Contracted PDAs have contractual restrictions on the data within a PDA and that data within is given joint rights – to both PDA user and an organization. The PDA user cannot cancel the data debit or contract without the organization's permission. Other constraints (e.g., not being able to delete the PDA) would also apply.
Conventionally, a user would be online and using an app to read/write data from/to the PDA. The PDA user would be the initiator of this data i/o process. In a contracted PDA, the initiator of the data exchange would be the business or organization, aka not the user of the PDA. This is in cases where pDAs are used, for example, for HR purposes where companies would need access to store and access their employee records, or for medical records where medical staff can update records on a PDA.
- 1.The organization would have a contractual agreement with the PDA user to read/write data to the PDA. The contractual agreement is exposed via our HMIC screens, and the contract is established by the PDA user agreeing to it; hence the term
- 2.The data stored by the organization is related to the PDA user and is actively maintained by the organization.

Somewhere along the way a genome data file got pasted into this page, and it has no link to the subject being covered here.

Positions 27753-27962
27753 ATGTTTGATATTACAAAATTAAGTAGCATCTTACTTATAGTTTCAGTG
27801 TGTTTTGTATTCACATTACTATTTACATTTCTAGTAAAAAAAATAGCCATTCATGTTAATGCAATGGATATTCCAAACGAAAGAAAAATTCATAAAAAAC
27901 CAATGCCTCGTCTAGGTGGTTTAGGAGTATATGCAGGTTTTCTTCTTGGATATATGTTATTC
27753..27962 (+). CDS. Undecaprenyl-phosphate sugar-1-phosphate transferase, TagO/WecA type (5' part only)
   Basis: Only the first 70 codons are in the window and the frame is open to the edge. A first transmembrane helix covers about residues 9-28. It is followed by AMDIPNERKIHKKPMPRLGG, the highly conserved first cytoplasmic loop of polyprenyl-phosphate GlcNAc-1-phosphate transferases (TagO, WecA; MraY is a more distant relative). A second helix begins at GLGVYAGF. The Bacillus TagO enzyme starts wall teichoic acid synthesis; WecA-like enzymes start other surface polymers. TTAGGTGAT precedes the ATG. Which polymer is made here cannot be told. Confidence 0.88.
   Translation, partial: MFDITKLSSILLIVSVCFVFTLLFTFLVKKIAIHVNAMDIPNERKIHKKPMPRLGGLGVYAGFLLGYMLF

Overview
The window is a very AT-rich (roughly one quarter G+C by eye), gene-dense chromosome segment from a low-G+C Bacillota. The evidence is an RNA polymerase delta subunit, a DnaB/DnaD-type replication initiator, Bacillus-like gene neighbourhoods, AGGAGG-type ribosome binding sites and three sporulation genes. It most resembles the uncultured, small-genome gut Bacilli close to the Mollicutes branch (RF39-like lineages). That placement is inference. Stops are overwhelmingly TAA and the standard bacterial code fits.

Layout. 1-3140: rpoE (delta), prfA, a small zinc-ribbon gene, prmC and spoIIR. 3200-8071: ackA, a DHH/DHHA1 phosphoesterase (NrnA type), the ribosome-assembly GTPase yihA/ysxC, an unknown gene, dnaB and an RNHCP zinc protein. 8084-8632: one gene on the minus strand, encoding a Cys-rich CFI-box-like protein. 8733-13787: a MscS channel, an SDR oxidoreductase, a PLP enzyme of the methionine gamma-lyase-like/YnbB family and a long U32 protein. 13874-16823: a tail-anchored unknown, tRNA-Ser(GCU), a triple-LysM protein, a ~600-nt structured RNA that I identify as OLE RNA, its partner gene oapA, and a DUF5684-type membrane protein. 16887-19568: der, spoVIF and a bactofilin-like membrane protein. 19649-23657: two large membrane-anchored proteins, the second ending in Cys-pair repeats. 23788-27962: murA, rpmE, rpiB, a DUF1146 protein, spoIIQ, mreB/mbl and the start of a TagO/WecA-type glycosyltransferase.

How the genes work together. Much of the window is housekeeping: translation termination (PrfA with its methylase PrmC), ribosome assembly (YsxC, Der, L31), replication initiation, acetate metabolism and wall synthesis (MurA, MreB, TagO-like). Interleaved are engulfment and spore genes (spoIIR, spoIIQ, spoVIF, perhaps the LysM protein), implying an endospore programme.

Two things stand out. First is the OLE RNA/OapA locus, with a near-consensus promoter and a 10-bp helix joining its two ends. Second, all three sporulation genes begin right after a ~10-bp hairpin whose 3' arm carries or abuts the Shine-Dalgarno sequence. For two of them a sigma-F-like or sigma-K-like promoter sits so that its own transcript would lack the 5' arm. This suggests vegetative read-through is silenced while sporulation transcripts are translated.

- 3.The PDA user may not be able to delete/modify some of the data and may also not be able to delete their entire PDA account, because of this contractual relationship with the organization, except when the organization has given permission to do so, or when the business relationship no longer exists.
- 4.The scope of a contract would be the contents of 1 namespace. i.e. 1 contract would allow an organisation to access the data of 1 namespace.
Technically, although a PDA may have more than 1 namespace, by convention it is usually 1 namespace for 1 application. Of these namespaces, some may be configured as contracted, allowing the above. A contracted PDA is only called such, because it has 1 or more namespaces which has contracts with organizations. It's physically the same PDA.